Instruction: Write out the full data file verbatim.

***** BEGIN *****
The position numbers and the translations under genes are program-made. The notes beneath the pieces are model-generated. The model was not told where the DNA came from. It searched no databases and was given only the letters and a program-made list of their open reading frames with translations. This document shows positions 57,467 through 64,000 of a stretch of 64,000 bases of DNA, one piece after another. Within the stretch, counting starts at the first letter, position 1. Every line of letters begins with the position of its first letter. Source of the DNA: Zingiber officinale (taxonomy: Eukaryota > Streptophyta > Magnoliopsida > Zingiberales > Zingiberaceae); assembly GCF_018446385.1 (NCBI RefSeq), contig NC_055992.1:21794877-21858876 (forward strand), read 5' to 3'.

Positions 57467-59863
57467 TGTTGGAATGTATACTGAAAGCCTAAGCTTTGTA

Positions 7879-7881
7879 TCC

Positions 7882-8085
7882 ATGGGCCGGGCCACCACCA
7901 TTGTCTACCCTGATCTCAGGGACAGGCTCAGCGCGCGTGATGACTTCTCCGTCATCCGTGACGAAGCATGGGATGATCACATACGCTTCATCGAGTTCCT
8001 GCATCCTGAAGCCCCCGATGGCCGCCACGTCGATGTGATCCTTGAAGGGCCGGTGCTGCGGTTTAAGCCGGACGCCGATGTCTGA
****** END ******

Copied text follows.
The position numbers and the translations under genes are program-made. The notes beneath the pieces are model-generated. The model was not told where the DNA came from. It searched no databases and was given only the letters and a program-made list of their open reading frames with translations. This document shows positions 57,467 through 64,000 of a stretch of 64,000 bases of DNA, one piece after another. Within the stretch, counting starts at the first letter, position 1. Every line of letters begins with the position of its first letter. Source of the DNA: Zingiber officinale (taxonomy: Eukaryota > Streptophyta > Magnoliopsida > Zingiberales > Zingiberaceae); assembly GCF_018446385.1 (NCBI RefSeq), contig NC_055992.1:21794877-21858876 (forward strand), read 5' to 3'.

Positions 57467-59863
57467 TGTTGGAATGTATACTGAAAGCCTAAGCTTTGTA

Positions 7879-7881
7879 TCC

Positions 7882-8085
7882 ATGGGCCGGGCCACCACCA
7901 TTGTCTACCCTGATCTCAGGGACAGGCTCAGCGCGCGTGATGACTTCTCCGTCATCCGTGACGAAGCATGGGATGATCACATACGCTTCATCGAGTTCCT
8001 GCATCCTGAAGCCCCCGATGGCCGCCACGTCGATGTGATCCTTGAAGGGCCGGTGCTGCGGTTTAAGCCGGACGCCGATGTCTGA